Management of pressures for protection: Formal versus informal procedures 15
3.The Evolution of Trade Policy in Peru, 2001-2011 15
Reform that has taken root 16
Positive results 16
Asian economies as example 18
INDECOPI and the professionalization of management of pressures for protection 18
Trade agreements enter the arsenal of policy management 19
Double strategy with double objectives 20
New government ministry orientated toward integration into the world economy 20
Role of FTA negotiations in forming Peruvian trade policy 20
The momentum of the FTA carries beyond its ‘requirements’ 21
A policy blueprint emerges 21
Change is a cumulative process 22
4.Import Substitution under the WTO: Argentina 22
Return to import substitution 23
Return to informal governance of trade controls 24
Import licenses as import restrictions 25
Industry support at high cost 25
Export restrictions 26
Domestic political support 26
WTO discipline 26
Reversion to the old policy culture 27
The Statement 28
Argentina’s Response 28
5.Argentina and Peru: Different Paths 29
The differences 29
Accounting for the differences 30
6.Conclusions and Recommendations 31
Liberalization is a national decision 31
“Commitment” is effective when it creates “interested party” rights in national law and regulation 32
Maintaining the momentum of liberalization 34
Focus on national process 34
Elias A. Baracat was the founding President of the Argentine International Trade Commission. He is currently a prominent consultant on Argentine Commercial Policy and the administration of that policy. Email: email@example.com
J. Michael Finger organized the first trade policy research unit at the World Bank. He has also served as Visiting Professor in universities in Australia, China, Sweden and Texas. Email: firstname.lastname@example.org
Raúl León Thorne was a founding Member of the Commission on Antidumping and Safeguards in Peru. He has also served as a Member of important WTO Dispute Panels. Email: email@example.com
Julio J. Nogués: Member of National Academy of Economy, Argentina; has served as Trade Representative of Argentina to the US and Undersecretary in the Economics at Ministry of Argentina. Email: firstname.lastname@example.org
Francis Ng, TTL of the World Bank’s International Trade and Integration Team (DECTI), has provided substantive and the administrative support throughout the preparation of this study. He guided preparation of the proposal and as the study was conducted he provided data and other information that were critical to the conduct of the work. He has also managed the preparation of a final manuscript and has been an efficient interface between the authors and the publications process.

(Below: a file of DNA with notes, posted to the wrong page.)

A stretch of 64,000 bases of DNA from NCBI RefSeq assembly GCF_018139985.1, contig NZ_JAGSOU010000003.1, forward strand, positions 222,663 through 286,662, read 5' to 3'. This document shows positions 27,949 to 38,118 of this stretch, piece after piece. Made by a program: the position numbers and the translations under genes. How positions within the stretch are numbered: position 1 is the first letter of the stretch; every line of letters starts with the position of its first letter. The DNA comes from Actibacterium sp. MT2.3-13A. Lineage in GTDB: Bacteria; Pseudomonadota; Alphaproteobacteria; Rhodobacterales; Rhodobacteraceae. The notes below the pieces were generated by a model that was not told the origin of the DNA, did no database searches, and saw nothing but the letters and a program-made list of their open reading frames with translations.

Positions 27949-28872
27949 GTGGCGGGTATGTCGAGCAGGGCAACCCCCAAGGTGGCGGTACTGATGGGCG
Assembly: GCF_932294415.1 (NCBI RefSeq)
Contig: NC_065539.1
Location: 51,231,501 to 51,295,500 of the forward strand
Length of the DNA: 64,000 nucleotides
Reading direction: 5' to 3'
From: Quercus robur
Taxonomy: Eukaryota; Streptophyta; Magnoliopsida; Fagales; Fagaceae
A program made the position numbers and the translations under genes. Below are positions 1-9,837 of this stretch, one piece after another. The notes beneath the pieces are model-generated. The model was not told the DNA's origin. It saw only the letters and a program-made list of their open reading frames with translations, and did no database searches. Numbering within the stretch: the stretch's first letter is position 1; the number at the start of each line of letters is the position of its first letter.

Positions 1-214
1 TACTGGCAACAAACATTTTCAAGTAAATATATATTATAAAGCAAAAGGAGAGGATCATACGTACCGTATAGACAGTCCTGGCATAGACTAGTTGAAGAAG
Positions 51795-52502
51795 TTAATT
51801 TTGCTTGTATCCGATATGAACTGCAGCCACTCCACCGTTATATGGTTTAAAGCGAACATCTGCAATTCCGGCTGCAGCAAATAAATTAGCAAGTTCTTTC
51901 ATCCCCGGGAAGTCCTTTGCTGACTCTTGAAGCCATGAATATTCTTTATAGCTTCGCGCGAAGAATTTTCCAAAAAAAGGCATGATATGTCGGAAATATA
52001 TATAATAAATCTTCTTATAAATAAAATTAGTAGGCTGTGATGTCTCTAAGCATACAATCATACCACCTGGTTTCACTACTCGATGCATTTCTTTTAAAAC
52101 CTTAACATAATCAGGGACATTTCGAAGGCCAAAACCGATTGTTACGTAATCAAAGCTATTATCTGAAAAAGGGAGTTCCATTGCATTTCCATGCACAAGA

The authors wish to express their appreciation for the support he has provided. Likewise, we wish to express our appreciation for the support provided by Aaditya Mattoo, Manager of the International Trade and Integration Team of the World Bank.
Financial support from the World Bank’s Research Support Budget is also gratefully acknowledged.
The findings, interpretations, and conclusions in this study are those of the authors. They do not necessarily represent the views of the World Bank, its Executive Directors, or the countries that they represent and should not be attributed to them.
Factually, the principal finding of this study is that the trade policy reforms introduced by Peru in the 1990s have continued over several changes of president, while similar reforms in Argentina have been reversed. In both countries the reforms included introduction of new mechanisms for managing trade policy as well as reduction of restrictions. Through the decade beginning 2000, Peru’s liberalization has expanded. The new institutions have become more robust and through them pressures for protection have been effectively contained. At the same time Argentine trade policy has returned to the high-protection, import substitution regime in place before the 1990s reforms. Multiple restrictions have been imposed; mostly through a reversion to informal methods that abjure the governance characteristics the 1990s reforms introduced.
Explaining the difference between the two cases is not a matter of economic parameters such as resource endowments or external shocks. Peru’s reforms manifest the buoyant and confident attitude toward the global economy that reform leaders were able to introduce into Peruvian politics. In the words of former president Alan Garcia, an eagerness is to “climb up on the wave of growth.” In comparison, Argentina’s current development strategy sees international trade only as “the second avenue of transmission of the global crisis.”
The Peruvian case provides examples of successfully managing the politics of reform and of managing the technical aspects of policy so as to establish transparent and participatory processes that weigh accurately the impact of trade policy on all affected domestic parties. The Argentine case demonstrates that the WTO legal system is not an effective restraint on a government that wants to revert to an import substitution regime. International cooperation has been useful when it has recognized and influenced domestic sovereignty over economic regulation, not useful when approached as a matter of international regulation of national actions.
Systems determine outcomes. Public policy will only get the economics it needs, or indeed that society needs, if the processes, the institutions and the individuals responsible for developing it are receptive to good economics, and responsive to it.1